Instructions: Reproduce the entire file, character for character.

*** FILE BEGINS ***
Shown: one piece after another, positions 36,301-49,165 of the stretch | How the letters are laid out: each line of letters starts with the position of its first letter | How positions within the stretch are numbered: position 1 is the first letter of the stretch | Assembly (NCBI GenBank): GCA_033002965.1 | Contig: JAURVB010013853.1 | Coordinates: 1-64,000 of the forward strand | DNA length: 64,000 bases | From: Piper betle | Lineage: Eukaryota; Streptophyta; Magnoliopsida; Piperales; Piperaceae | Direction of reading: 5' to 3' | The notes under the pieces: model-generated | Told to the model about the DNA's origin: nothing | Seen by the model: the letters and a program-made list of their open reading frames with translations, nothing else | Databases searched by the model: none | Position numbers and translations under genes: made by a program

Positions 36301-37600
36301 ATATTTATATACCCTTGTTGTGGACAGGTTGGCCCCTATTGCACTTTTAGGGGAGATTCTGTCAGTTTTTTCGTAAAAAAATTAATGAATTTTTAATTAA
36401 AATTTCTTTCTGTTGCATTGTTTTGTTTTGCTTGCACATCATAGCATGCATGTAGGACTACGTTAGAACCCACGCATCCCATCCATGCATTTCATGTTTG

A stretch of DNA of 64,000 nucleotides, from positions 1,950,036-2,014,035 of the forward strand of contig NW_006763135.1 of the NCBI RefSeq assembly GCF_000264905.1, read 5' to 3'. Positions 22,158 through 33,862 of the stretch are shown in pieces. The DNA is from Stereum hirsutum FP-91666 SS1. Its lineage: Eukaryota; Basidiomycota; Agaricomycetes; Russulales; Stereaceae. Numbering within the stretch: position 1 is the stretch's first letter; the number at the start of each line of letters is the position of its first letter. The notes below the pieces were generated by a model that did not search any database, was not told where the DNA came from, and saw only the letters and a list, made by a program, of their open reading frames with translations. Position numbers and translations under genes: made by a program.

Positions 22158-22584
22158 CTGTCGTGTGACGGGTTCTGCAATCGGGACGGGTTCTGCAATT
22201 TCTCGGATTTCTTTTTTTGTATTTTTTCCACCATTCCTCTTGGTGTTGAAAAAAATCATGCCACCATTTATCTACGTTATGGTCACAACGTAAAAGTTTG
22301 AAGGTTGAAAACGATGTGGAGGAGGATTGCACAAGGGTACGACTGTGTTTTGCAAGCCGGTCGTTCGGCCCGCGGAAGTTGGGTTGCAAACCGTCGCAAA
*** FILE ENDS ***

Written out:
Shown: one piece after another, positions 36,301-49,165 of the stretch | How the letters are laid out: each line of letters starts with the position of its first letter | How positions within the stretch are numbered: position 1 is the first letter of the stretch | Assembly (NCBI GenBank): GCA_033002965.1 | Contig: JAURVB010013853.1 | Coordinates: 1-64,000 of the forward strand | DNA length: 64,000 bases | From: Piper betle | Lineage: Eukaryota; Streptophyta; Magnoliopsida; Piperales; Piperaceae | Direction of reading: 5' to 3' | The notes under the pieces: model-generated | Told to the model about the DNA's origin: nothing | Seen by the model: the letters and a program-made list of their open reading frames with translations, nothing else | Databases searched by the model: none | Position numbers and translations under genes: made by a program

Positions 36301-37600
36301 ATATTTATATACCCTTGTTGTGGACAGGTTGGCCCCTATTGCACTTTTAGGGGAGATTCTGTCAGTTTTTTCGTAAAAAAATTAATGAATTTTTAATTAA
36401 AATTTCTTTCTGTTGCATTGTTTTGTTTTGCTTGCACATCATAGCATGCATGTAGGACTACGTTAGAACCCACGCATCCCATCCATGCATTTCATGTTTG

A stretch of DNA of 64,000 nucleotides, from positions 1,950,036-2,014,035 of the forward strand of contig NW_006763135.1 of the NCBI RefSeq assembly GCF_000264905.1, read 5' to 3'. Positions 22,158 through 33,862 of the stretch are shown in pieces. The DNA is from Stereum hirsutum FP-91666 SS1. Its lineage: Eukaryota; Basidiomycota; Agaricomycetes; Russulales; Stereaceae. Numbering within the stretch: position 1 is the stretch's first letter; the number at the start of each line of letters is the position of its first letter. The notes below the pieces were generated by a model that did not search any database, was not told where the DNA came from, and saw only the letters and a list, made by a program, of their open reading frames with translations. Position numbers and translations under genes: made by a program.

Positions 22158-22584
22158 CTGTCGTGTGACGGGTTCTGCAATCGGGACGGGTTCTGCAATT
22201 TCTCGGATTTCTTTTTTTGTATTTTTTCCACCATTCCTCTTGGTGTTGAAAAAAATCATGCCACCATTTATCTACGTTATGGTCACAACGTAAAAGTTTG
22301 AAGGTTGAAAACGATGTGGAGGAGGATTGCACAAGGGTACGACTGTGTTTTGCAAGCCGGTCGTTCGGCCCGCGGAAGTTGGGTTGCAAACCGTCGCAAA